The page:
In recent months, we've seen some new entries in the ever-widening survival-horror genre, such as Jaleco's Vampire Hunter D, Asmik-Ace's The Ring, and, to some extent, Activision's Covert Ops: Nuclear Dawn. These games owe quite a bit to the Resident Evil series, or as some will argue, the Alone in the Dark line, and Countdown Vampires is no exception. While most of these games at least attempted to bring something new to the genre, or went to significant lengths to create an interesting storyline, Countdown Vampires does not. The game is flawed on so many levels that only the most dedicated survival-horror fan might get some enjoyment out of it.
In the game, you play the role of Keith J. Snyder, a policeman hired to provide security for a new horror-themed casino. The game opens with a very nice CG sequence - a fire starts and mayhem ensues. Soon enough, the sprinklers engage, spewing black water on the party guests and turning them into vampires. From here, your quest to discover the origins of the mysterious black water begins. Playing the role of a good security guard, you must shoot the humans-turned-vampires with an anesthetic gun and sprinkle them with white water to turn them back to normal. Later in the game you will encounter grotesque monsters that must be killed, and a gun that merely puts enemies to sleep will not be enough to ensure your survival.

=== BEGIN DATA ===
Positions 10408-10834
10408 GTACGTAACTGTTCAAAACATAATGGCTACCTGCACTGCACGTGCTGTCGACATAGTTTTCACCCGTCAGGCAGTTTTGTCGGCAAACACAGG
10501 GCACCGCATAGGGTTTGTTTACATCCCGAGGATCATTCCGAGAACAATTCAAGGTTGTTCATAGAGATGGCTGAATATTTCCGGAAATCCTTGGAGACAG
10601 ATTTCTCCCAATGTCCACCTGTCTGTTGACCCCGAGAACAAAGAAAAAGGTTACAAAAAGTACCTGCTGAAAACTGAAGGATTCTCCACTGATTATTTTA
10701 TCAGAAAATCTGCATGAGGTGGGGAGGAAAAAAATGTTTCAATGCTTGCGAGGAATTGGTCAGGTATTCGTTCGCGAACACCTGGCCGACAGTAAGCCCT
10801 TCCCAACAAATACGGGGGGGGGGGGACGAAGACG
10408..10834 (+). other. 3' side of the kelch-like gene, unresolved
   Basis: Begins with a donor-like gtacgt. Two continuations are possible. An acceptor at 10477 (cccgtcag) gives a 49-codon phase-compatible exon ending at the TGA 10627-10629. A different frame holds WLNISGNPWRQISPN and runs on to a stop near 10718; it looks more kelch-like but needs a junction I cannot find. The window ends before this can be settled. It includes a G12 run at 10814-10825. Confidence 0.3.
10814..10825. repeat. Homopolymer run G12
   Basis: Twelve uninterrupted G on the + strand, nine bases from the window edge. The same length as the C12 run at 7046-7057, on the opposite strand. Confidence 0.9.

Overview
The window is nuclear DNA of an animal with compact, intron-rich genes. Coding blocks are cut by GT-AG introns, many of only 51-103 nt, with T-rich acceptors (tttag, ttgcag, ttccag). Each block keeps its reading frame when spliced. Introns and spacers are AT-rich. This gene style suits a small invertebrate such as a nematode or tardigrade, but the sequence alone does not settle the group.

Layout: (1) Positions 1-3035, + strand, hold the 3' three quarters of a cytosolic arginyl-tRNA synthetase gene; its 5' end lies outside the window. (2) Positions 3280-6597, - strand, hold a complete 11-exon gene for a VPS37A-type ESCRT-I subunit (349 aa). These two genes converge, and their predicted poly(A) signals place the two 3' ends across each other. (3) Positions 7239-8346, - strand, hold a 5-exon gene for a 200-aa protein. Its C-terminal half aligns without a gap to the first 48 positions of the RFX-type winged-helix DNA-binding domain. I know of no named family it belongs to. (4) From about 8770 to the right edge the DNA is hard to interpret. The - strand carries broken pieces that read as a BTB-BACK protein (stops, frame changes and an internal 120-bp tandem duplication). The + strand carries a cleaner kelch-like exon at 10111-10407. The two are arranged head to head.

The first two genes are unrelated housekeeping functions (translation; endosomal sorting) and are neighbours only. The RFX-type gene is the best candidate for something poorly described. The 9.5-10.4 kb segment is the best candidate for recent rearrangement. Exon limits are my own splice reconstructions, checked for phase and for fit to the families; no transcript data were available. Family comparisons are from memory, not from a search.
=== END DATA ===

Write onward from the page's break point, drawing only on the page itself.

For the remainder of the adventure, the game employs some tried-and-true features of survival-horror games, like droves of enemies, keys to hunt, and cryptic puzzles to solve so you can find needed items. Countdown Vampires takes these features more than a single step further by cloning Resident Evil in almost every aspect imaginable. In theory, Vampires could have been an above-average entry to the survival-horror market, but it ultimately fails.
First and foremost, the game is haunted by some particularly bad camera angles and confusing level design. Many times, a room has several exits, so getting to the next room can be a chore, and as the camera changes from room to room, you can easily become lost. While it was a valiant attempt to provide some much needed depth to the traditional prerendered backgrounds of this type of game, in practice, the only purpose it serves is to confuse the person playing the game.
In a genre that thrives on interesting storylines, this game more or less seems to have taken just about every overused notion of plot, changed a few minor details, and spit it back at you. What could have been an intriguing plot ends up feeling rushed and does little to keep you interested. To add insult to injury, you'll also find laughable voice acting in this game. Devoid of any type of emotion whatsoever, the flatly delivered lines do not aid in carrying the story along at all. Additionally, a good deal of the onscreen text is poorly translated; while only a minor detail, it's rather annoying.